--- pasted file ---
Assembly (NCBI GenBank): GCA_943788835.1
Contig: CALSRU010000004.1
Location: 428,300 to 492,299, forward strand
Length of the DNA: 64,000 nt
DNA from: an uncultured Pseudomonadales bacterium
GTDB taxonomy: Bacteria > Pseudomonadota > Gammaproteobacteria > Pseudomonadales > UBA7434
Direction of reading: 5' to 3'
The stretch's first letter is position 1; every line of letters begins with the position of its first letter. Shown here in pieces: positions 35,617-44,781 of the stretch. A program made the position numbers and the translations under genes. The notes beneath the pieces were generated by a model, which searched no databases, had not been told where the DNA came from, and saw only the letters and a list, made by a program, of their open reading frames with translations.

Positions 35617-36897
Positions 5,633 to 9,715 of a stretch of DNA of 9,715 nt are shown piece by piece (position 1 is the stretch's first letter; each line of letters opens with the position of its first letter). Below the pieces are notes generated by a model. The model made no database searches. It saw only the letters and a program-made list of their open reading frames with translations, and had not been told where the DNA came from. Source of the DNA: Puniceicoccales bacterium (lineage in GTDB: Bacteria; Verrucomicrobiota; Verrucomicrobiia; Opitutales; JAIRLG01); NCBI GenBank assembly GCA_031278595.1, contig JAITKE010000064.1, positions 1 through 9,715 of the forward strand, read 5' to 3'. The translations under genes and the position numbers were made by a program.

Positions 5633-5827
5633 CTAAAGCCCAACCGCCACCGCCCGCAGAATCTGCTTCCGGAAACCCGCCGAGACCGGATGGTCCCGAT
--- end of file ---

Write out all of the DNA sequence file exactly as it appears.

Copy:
Assembly (NCBI GenBank): GCA_943788835.1
Contig: CALSRU010000004.1
Location: 428,300 to 492,299, forward strand
Length of the DNA: 64,000 nt
DNA from: an uncultured Pseudomonadales bacterium
GTDB taxonomy: Bacteria > Pseudomonadota > Gammaproteobacteria > Pseudomonadales > UBA7434
Direction of reading: 5' to 3'
The stretch's first letter is position 1; every line of letters begins with the position of its first letter. Shown here in pieces: positions 35,617-44,781 of the stretch. A program made the position numbers and the translations under genes. The notes beneath the pieces were generated by a model, which searched no databases, had not been told where the DNA came from, and saw only the letters and a list, made by a program, of their open reading frames with translations.

Positions 35617-36897
Positions 5,633 to 9,715 of a stretch of DNA of 9,715 nt are shown piece by piece (position 1 is the stretch's first letter; each line of letters opens with the position of its first letter). Below the pieces are notes generated by a model. The model made no database searches. It saw only the letters and a program-made list of their open reading frames with translations, and had not been told where the DNA came from. Source of the DNA: Puniceicoccales bacterium (lineage in GTDB: Bacteria; Verrucomicrobiota; Verrucomicrobiia; Opitutales; JAIRLG01); NCBI GenBank assembly GCA_031278595.1, contig JAITKE010000064.1, positions 1 through 9,715 of the forward strand, read 5' to 3'. The translations under genes and the position numbers were made by a program.

Positions 5633-5827
5633 CTAAAGCCCAACCGCCACCGCCCGCAGAATCTGCTTCCGGAAACCCGCCGAGACCGGATGGTCCCGAT